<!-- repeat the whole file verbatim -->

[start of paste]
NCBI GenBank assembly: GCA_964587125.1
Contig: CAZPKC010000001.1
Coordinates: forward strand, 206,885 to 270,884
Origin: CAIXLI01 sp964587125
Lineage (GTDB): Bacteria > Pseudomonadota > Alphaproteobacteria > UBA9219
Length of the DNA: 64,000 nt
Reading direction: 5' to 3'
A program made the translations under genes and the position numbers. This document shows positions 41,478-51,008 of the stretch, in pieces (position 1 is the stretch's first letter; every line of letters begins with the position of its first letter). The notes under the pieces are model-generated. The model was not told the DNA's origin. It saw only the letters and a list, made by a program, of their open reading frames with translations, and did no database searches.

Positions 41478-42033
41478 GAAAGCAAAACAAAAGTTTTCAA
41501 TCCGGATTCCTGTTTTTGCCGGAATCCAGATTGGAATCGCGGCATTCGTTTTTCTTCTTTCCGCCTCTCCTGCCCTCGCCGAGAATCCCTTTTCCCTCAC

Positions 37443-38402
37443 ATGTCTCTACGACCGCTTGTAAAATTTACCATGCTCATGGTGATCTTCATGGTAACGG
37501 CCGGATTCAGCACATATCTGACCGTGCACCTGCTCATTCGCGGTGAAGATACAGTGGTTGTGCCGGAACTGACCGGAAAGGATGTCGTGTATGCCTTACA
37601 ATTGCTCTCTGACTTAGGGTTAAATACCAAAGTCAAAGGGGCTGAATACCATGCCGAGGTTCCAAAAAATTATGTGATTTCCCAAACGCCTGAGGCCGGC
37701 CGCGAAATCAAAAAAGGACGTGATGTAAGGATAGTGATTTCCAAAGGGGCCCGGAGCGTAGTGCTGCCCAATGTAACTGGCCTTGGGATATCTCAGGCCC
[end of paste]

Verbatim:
NCBI GenBank assembly: GCA_964587125.1
Contig: CAZPKC010000001.1
Coordinates: forward strand, 206,885 to 270,884
Origin: CAIXLI01 sp964587125
Lineage (GTDB): Bacteria > Pseudomonadota > Alphaproteobacteria > UBA9219
Length of the DNA: 64,000 nt
Reading direction: 5' to 3'
A program made the translations under genes and the position numbers. This document shows positions 41,478-51,008 of the stretch, in pieces (position 1 is the stretch's first letter; every line of letters begins with the position of its first letter). The notes under the pieces are model-generated. The model was not told the DNA's origin. It saw only the letters and a list, made by a program, of their open reading frames with translations, and did no database searches.

Positions 41478-42033
41478 GAAAGCAAAACAAAAGTTTTCAA
41501 TCCGGATTCCTGTTTTTGCCGGAATCCAGATTGGAATCGCGGCATTCGTTTTTCTTCTTTCCGCCTCTCCTGCCCTCGCCGAGAATCCCTTTTCCCTCAC

Positions 37443-38402
37443 ATGTCTCTACGACCGCTTGTAAAATTTACCATGCTCATGGTGATCTTCATGGTAACGG
37501 CCGGATTCAGCACATATCTGACCGTGCACCTGCTCATTCGCGGTGAAGATACAGTGGTTGTGCCGGAACTGACCGGAAAGGATGTCGTGTATGCCTTACA
37601 ATTGCTCTCTGACTTAGGGTTAAATACCAAAGTCAAAGGGGCTGAATACCATGCCGAGGTTCCAAAAAATTATGTGATTTCCCAAACGCCTGAGGCCGGC
37701 CGCGAAATCAAAAAAGGACGTGATGTAAGGATAGTGATTTCCAAAGGGGCCCGGAGCGTAGTGCTGCCCAATGTAACTGGCCTTGGGATATCTCAGGCCC